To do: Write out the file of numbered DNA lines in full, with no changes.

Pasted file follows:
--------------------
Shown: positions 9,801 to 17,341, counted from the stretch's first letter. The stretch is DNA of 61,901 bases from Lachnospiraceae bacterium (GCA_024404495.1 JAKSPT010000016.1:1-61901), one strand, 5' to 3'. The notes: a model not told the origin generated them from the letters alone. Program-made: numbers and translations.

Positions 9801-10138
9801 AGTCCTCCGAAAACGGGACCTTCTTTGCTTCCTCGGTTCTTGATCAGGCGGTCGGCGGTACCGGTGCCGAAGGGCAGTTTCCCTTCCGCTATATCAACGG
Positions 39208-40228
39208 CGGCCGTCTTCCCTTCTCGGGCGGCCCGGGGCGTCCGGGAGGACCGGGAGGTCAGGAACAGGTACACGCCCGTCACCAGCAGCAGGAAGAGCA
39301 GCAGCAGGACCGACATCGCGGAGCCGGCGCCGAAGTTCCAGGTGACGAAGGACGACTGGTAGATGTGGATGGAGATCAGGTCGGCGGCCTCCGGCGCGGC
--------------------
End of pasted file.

Shown: positions 9,801 to 17,341, counted from the stretch's first letter. The stretch is DNA of 61,901 bases from Lachnospiraceae bacterium (GCA_024404495.1 JAKSPT010000016.1:1-61901), one strand, 5' to 3'. The notes: a model not told the origin generated them from the letters alone. Program-made: numbers and translations.

Positions 9801-10138
9801 AGTCCTCCGAAAACGGGACCTTCTTTGCTTCCTCGGTTCTTGATCAGGCGGTCGGCGGTACCGGTGCCGAAGGGCAGTTTCCCTTCCGCTATATCAACGG
Positions 39208-40228
39208 CGGCCGTCTTCCCTTCTCGGGCGGCCCGGGGCGTCCGGGAGGACCGGGAGGTCAGGAACAGGTACACGCCCGTCACCAGCAGCAGGAAGAGCA
39301 GCAGCAGGACCGACATCGCGGAGCCGGCGCCGAAGTTCCAGGTGACGAAGGACGACTGGTAGATGTGGATGGAGATCAGGTCGGCGGCCTCCGGCGCGGC